According to the recent reports by the Office of Inspector General (OIG), several issues were faced by the Department of Health and Human Services in 2014. Among these, the meaningful and secure exchange and use of electronic health data was the most common one. In fact, the agency reviewed the common challenges faced last year into several divisions that included those related to web based EMR.
OIG reported that for using and exchanging health data, the health organizations required facing several challenges in 2014. These were related to the maintenance of EHR incentive programs, achieving interoperability of EHRs and web based EMR and also in keeping the health information secure. OIG also noted that although there were such big challenges, progress was also being made in terms of addressing the interoperability challenge.
According to the OIG report, “The Department has made great strides in developing a foundational health IT infrastructure by making inroads with EHR adoption, establishing privacy and security guidance and standards, and offering services to support health information exchanges (HIE) and interoperability. As of September 2014, 95 percent of eligible hospitals and CAHs and 92 percent of physicians and other eligible professionals have registered to participate in the EHR Incentive Programs, amounting to more than 500,000 eligible professionals, eligible hospitals, and CAHs.”
It has been observed that more work needs to be done in addressing the issues related to the meaningful use, electronic health care data as well as the web based EMR. Also, healthcare privacy, security and prevention of fraudulent cases must also remain a top priority for the Department of Health and Human Services. It has been observed that around one-quarter of hospitals have policies regarding the use of copy-paste and if used improperly, this feature may eventually help in supporting a fraudulent bill for services that were never provided, which is a bit concerning. This can also add up to the issues related to the digitalizing of the patient data and the usage of web based EMR.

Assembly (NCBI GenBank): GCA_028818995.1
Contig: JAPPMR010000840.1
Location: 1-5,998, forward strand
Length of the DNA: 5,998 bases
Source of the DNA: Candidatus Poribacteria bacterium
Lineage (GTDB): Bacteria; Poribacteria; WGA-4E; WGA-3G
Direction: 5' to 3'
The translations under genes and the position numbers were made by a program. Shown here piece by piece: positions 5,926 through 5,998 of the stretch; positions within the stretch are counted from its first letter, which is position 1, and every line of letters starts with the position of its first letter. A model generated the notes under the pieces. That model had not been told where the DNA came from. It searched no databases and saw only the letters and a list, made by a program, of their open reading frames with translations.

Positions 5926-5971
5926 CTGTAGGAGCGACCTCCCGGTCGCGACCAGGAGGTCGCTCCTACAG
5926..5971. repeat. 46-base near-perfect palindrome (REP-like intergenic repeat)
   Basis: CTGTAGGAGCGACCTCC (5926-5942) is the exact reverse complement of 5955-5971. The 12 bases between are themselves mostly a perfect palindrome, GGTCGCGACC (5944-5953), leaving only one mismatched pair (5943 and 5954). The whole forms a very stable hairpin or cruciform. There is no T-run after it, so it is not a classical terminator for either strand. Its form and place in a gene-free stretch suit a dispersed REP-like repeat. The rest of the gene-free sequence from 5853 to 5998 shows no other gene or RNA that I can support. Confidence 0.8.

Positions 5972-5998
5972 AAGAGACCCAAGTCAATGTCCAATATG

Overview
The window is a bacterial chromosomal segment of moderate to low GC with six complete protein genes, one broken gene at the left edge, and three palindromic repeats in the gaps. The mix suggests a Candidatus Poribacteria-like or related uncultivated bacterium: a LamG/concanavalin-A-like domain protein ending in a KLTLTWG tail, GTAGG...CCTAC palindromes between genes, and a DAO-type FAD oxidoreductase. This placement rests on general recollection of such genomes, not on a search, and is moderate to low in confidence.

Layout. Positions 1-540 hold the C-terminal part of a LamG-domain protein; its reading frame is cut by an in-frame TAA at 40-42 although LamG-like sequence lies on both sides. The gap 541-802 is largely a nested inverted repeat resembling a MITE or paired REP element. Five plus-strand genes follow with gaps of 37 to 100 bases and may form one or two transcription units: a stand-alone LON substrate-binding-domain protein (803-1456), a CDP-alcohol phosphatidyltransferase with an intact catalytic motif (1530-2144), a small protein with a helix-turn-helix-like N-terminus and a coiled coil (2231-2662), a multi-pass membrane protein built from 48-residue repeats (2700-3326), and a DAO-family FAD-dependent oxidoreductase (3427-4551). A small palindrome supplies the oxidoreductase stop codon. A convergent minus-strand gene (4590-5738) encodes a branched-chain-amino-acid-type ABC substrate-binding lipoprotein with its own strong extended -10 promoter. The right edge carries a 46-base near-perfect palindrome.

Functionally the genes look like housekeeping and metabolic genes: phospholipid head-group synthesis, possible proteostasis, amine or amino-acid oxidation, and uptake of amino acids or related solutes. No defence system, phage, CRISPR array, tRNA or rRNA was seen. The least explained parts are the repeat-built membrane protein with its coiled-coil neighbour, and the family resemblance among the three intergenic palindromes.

The OGI report also stated that “Given the magnitude of the investment in EHRs and other health IT programs, it will become increasingly important to demonstrate and measure the extent to which EHRs and health IT have actually achieved the Department’s goals, which include improved health care and lower costs.”
In short, it is observed that unless the existing issues get resolved, advancements in the healthcare sector related to the EHR and EMR systems may prove to be somewhat difficult.